How do you know when a habit becomes an addiction?
It’s when the cessation of that habit causes discomfort, pain or irritation – real or otherwise.
For example, I am hopelessly addicted to coffee – which I lovingly refer to as the elixir of life. If I attempt to abandon coffee for even a short period of time, say two hours after I wake up in the morning – I‘ll suffer crushing headaches and a general feeling of anxiety. Give me my coffee, though, and my head stops hurting, the clouds part, and the world looks like a much better place.
I know I’m addicted to the stuff, and I know addiction is generally a bad state of being, but quitting coffee (at least right now) is pretty low on my list of self-improvement needs.
I have thought about it, though.
I don’t like the idea of needing anything (beyond basic nutrition) to function properly, so I have toyed with the idea of quitting. I think I may actually try it one of these days, too. But not today.
Today, my servile groveling before the goddess of the coffee bean (my wife’s name for Starbucks) is nothing more than an example of what happens when an addict tries to quit. Alcoholics know this phenomena as Delirium Tremens, or DTs. It’s Latin for shaking frenzy, and refers to the negative side effects of quitting alcohol.
But I wonder if the same thing happens when you stop a healthy addiction? If you stop doing something that is good for you, do you suffer withdrawal just like when you quit a bad habit?
Apparently, you can – as I found out last night.
Let’s call it Delirium Cogitans – thinking frenzy.
Until yesterday, I had written and published something on this site every day, without a break, for thirty-three days. I was in a pretty good flow, enjoying what I was doing, and seeing side benefits of productivity and creative thought that I never expected.
But yesterday at 11:00 p.m., I still hadn’t written anything.
We spent the day doing other things, and time got away from me.
No problem, I thought.
I’ll just rattle off a quick article before midnight.
Then my wife gave me the look.
The look that says “You need to get some sleep. Stop being so OCD. Relax. GO TO BED!!”
She can really communicate a lot with one look.
So I went to bed – but I didn’t go to sleep. I immediately succumbed to a fit of Delirium Cogitans. I lay there in bed, my mind racing over all the dire implications of breaking my writing streak.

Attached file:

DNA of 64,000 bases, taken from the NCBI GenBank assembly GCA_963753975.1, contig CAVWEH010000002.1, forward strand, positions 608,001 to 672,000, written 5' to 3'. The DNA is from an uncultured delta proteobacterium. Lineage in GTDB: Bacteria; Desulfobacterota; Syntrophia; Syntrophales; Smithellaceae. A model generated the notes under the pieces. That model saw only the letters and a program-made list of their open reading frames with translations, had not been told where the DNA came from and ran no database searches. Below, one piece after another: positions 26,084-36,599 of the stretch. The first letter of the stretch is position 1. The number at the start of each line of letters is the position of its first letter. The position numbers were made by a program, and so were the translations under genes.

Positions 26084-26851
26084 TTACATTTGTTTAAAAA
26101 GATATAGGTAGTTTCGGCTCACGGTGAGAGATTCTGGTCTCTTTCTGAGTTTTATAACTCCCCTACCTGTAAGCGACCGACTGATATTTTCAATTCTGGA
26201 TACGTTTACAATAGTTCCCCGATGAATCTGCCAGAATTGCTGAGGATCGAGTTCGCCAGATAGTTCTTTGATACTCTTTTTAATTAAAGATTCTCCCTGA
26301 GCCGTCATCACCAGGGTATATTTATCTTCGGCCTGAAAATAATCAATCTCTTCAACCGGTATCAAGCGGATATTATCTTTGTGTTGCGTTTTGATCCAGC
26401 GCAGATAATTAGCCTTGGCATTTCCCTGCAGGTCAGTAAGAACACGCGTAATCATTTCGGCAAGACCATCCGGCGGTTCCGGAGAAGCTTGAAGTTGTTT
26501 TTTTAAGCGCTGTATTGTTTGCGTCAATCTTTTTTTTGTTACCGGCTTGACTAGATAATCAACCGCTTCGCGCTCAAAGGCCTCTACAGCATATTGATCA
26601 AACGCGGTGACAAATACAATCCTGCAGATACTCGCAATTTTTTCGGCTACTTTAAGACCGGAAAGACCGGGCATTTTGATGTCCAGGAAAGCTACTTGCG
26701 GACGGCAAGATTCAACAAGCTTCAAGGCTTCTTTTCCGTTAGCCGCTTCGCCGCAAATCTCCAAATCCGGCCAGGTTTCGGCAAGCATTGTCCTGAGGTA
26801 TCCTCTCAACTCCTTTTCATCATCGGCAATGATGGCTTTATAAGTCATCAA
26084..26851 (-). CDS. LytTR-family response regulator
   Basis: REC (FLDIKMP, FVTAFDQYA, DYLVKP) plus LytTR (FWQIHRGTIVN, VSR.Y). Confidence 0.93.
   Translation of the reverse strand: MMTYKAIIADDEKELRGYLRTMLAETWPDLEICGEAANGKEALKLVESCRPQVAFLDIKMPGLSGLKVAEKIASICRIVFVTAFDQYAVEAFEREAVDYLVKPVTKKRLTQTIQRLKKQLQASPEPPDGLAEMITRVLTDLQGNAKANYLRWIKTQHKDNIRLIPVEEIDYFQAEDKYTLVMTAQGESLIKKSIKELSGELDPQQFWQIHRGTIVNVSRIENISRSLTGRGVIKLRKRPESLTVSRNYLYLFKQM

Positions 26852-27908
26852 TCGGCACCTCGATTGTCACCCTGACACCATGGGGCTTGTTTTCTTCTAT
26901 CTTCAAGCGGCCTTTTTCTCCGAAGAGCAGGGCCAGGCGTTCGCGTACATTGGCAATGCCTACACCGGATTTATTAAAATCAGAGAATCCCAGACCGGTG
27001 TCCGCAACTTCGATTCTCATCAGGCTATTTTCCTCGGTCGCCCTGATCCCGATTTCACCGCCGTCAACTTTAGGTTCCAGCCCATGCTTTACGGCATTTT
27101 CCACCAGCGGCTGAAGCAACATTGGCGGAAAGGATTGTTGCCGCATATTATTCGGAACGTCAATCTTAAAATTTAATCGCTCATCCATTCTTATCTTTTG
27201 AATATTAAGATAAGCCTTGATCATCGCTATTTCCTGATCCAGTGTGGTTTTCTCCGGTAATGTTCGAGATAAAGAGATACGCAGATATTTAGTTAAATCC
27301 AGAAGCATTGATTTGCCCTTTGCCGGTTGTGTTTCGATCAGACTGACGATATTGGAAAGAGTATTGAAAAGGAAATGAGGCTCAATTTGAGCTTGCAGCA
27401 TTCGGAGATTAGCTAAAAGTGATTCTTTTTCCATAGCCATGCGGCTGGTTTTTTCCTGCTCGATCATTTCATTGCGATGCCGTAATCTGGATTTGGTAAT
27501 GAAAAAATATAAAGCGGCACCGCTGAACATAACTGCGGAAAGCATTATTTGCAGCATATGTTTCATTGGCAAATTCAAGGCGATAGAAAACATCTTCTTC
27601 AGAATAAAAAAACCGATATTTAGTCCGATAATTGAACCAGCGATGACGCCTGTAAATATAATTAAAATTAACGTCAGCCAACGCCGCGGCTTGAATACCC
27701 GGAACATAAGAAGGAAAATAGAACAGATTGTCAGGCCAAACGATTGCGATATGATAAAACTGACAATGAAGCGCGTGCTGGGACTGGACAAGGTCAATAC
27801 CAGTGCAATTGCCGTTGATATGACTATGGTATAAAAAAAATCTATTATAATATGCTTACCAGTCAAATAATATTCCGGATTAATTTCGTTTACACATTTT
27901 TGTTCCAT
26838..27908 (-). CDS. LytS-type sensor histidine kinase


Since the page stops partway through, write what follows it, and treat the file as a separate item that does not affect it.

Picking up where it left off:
I ran over several options to fix it, such as sleeping for just a few hours and then getting up at oh-dark thirty to write, or maybe writing twice today to make up for the lost day. My mind was running a thousand miles an hour, trying to salvage my fallen dreams from the smoking ruin of my spineless lack of commitment.
Then I thought about what I did accomplish yesterday.
My wife and I spent most of the day working on a video of our journey to adopt our daughter. This project has been left idle for far too long – especially considering the fact that we brought our daughter home more than two years ago. I was supposed to produce her video, but it kept getting pushed back, so yesterday we spent most of the day on it, and we made incredible progress.
It felt great.
I also spent an hour and 45 minutes editing a novel for a client of mine, and got more than 3,400 words edited. My client has been incredibly patient with my decreased production recently (for which I’m exceedingly grateful), so it felt great to make that kind of progress.
Most importantly, I spent some quality time with my family. We all played a game together after dinner, and once the kids were in bed, my wife and I watched a really lame movie together. (We can have fun even when the movie is bad.)
So in spite of what Delirium Cogitans was telling me, the day was not a loss at all.
The point is that yes, even good habits can elicit certain strong reactions when you quit. I stopped writing for one day, and spent a sleepless night wondering how I could ever recover as a writer.
Ridiculous, I know – but it felt real at the time.
Realistically, I knew when I started my Write Every Day challenge that it wouldn’t last forever. I wasn’t particularly worried about how long it lasted at all – at least, not until the actual ending of the streak was at hand. Then I involuntarily started focusing on the legalistic Every Day part of the challenge, rather than the functional Write part of it.
The Every Day part only existed to support the Write part. It was there to help form the habit – to get me doing what I need to do as a writer. It worked, because now I realize that writing is no longer a task. Now, I need to write.
I also need another cup of coffee.